Struggling With University Group Work? Our Top Tips for Success
One of the biggest changes you’ll encounter in the way you study at university compared with school is that there will be a greater emphasis on group work. University group work is a different challenge to anything you’ll have experienced before and it will provide you with the perfect experience to help you prepare for whatever career you choose in the future.
Working with others well is a big part of most jobs, and if you are struggling with university group work, we’ve put together a brief guide to help you recalibrate and to improve at working in a group.
What Are The Challenges Of University Group Work?
We all have our own methods of learning that we have perfected for ourselves over the years of schooling we have undertaken. When we are suddenly thrown into a situation where we must work with others there can be some challenging aspects that we must come to terms with, for the project to be successful.
Assessment through group work might seem unfair to some students who have complete confidence in their own ability to meet expectations and deadlines.
Understanding the dynamics of the group and finding that there is dispute over the different processes available to how the group work should be shaped, is another challenge to overcome when discussing university group work. There could be cultural differences between group members and annoyance or disagreement over the level of effective contribution from different members of the group.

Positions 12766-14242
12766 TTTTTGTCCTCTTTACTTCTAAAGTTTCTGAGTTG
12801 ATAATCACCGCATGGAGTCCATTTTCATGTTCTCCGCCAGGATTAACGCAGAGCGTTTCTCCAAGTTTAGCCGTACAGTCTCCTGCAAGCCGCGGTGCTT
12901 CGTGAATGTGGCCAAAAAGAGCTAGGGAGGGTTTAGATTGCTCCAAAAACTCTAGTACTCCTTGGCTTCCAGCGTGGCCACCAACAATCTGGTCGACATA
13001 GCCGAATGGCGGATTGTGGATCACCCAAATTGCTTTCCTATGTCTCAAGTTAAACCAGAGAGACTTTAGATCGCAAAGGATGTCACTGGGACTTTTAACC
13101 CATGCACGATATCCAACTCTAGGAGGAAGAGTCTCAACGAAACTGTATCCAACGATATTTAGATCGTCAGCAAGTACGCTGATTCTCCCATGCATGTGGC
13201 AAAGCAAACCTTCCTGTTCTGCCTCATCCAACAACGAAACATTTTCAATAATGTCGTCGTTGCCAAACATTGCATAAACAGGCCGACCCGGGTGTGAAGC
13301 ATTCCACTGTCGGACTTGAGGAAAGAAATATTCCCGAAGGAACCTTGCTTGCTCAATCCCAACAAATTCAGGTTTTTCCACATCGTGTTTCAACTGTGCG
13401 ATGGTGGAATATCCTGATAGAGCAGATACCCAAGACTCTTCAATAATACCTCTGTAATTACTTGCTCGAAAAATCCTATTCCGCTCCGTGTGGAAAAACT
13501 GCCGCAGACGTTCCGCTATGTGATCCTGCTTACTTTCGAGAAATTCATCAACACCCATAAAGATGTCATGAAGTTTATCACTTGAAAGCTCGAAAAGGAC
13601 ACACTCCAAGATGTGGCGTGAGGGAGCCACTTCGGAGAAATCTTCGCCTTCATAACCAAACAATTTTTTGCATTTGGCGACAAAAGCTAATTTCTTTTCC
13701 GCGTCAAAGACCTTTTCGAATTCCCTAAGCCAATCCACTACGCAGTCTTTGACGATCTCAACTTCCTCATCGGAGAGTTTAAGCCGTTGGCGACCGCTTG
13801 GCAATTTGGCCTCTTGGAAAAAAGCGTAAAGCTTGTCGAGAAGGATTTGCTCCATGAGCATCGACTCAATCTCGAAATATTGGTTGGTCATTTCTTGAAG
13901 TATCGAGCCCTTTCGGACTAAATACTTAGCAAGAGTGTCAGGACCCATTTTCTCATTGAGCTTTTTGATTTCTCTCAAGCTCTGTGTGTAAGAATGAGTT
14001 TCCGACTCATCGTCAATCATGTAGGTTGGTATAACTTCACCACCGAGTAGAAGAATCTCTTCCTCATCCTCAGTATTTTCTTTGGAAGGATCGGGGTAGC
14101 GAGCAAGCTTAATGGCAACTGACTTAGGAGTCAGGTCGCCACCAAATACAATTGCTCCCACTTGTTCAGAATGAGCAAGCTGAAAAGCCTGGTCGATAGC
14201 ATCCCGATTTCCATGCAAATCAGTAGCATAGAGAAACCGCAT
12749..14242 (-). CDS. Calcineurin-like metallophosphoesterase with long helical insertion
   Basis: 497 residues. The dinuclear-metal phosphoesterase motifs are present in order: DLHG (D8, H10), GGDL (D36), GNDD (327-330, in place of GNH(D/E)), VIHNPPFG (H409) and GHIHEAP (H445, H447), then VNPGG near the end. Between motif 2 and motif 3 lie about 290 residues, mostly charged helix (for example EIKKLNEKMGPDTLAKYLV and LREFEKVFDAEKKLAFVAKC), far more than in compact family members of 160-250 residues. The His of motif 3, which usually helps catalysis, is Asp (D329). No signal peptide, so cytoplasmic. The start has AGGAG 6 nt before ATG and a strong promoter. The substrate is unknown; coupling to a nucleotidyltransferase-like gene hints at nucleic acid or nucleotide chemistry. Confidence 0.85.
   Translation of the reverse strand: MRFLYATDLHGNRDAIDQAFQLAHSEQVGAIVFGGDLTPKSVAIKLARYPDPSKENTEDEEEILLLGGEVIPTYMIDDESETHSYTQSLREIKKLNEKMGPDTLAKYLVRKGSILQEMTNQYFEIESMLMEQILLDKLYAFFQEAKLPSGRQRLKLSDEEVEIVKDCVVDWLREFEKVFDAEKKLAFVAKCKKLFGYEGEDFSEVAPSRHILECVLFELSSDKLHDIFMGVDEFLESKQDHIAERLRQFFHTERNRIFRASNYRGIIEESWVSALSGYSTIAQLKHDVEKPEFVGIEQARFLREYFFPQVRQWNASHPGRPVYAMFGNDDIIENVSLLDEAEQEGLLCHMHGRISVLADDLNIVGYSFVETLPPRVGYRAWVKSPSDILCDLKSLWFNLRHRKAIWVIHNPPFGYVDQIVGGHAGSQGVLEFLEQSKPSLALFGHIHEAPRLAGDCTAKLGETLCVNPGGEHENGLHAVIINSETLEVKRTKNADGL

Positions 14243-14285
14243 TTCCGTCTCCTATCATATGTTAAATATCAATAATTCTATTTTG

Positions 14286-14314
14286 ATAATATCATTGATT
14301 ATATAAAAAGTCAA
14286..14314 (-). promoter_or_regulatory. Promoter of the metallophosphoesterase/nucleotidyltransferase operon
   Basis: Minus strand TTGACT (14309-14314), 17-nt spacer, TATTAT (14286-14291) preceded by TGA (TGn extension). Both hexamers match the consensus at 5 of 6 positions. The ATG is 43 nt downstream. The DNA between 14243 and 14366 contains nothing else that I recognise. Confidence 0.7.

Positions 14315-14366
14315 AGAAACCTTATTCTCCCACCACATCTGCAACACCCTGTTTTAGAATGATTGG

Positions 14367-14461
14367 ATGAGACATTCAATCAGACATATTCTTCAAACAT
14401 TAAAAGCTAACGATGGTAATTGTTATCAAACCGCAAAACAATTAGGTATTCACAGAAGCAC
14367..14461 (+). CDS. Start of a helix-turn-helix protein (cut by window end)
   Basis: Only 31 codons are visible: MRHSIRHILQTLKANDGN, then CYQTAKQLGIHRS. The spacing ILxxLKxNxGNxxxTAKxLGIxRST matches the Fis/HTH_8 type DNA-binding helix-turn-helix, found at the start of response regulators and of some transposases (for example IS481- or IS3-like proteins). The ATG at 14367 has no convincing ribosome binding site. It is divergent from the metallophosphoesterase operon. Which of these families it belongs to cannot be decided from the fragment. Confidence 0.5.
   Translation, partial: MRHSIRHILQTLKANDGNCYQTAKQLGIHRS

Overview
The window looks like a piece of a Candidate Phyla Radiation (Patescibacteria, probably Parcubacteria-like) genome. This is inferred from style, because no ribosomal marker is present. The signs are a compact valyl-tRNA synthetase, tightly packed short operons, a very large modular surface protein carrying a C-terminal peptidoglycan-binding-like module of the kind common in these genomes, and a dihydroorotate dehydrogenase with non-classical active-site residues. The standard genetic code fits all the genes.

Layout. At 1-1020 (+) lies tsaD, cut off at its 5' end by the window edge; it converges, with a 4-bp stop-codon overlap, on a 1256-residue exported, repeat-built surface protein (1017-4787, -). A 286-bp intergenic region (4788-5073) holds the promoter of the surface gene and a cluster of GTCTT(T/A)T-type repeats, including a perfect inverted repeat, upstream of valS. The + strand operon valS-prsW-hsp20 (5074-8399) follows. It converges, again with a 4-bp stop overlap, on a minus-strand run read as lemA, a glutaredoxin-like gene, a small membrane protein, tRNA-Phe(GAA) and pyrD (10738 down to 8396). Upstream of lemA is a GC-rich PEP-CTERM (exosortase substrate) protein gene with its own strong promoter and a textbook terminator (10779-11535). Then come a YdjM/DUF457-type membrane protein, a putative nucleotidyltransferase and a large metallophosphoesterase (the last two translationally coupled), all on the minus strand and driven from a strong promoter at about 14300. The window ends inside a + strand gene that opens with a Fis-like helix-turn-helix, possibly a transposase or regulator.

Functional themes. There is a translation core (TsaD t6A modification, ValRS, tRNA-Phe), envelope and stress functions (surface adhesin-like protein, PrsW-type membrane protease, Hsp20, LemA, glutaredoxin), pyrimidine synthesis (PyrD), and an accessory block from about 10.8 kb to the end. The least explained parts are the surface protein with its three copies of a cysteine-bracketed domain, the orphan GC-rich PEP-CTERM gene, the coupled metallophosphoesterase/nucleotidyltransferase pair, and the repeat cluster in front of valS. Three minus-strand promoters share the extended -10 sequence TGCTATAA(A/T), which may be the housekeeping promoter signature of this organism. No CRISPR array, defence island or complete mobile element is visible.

1. Understand The Group Dynamic
The first thing to do when tasked with university group work is to understand the dynamics of the group. There will be different characteristics, strengths and weaknesses within the group. If you struggle with group work the best approach is honesty. If every person in the group is honest about what they are good at and what they may be weak at, an effective approach can be formulated.
There will be natural leaders, those who have confidence speaking in front of other people, and those who want to buckle down and work on the details, happy to work on parts of the group project on their own to bring back to the wider group at a suitable time. Understanding the dynamics and assigning the correct role to the correct person is crucial.
2. Ensure There Is Clear And Smooth Communication
It is more important than ever before to have in place clear channels of communication for university group work. Covid has changed everything, and it might not be as easy as it once was to casually meet up with your fellow students to discuss the group project that you are working on together.
Quite often, university group work is randomly assigned, or at least out of your control, and you must learn how to work with different people. You might not have met some of those people before, or you might not get on with them, but you must communicate with them well and work together for the benefit of the group, leaving your own pride behind.
As soon as possible after the group has been set, share contact details, and agree as a group how often you wish to have official meetings as a group where you work, and whether there is a more informal group chat, such as a WhatsApp group where you can check in with each other.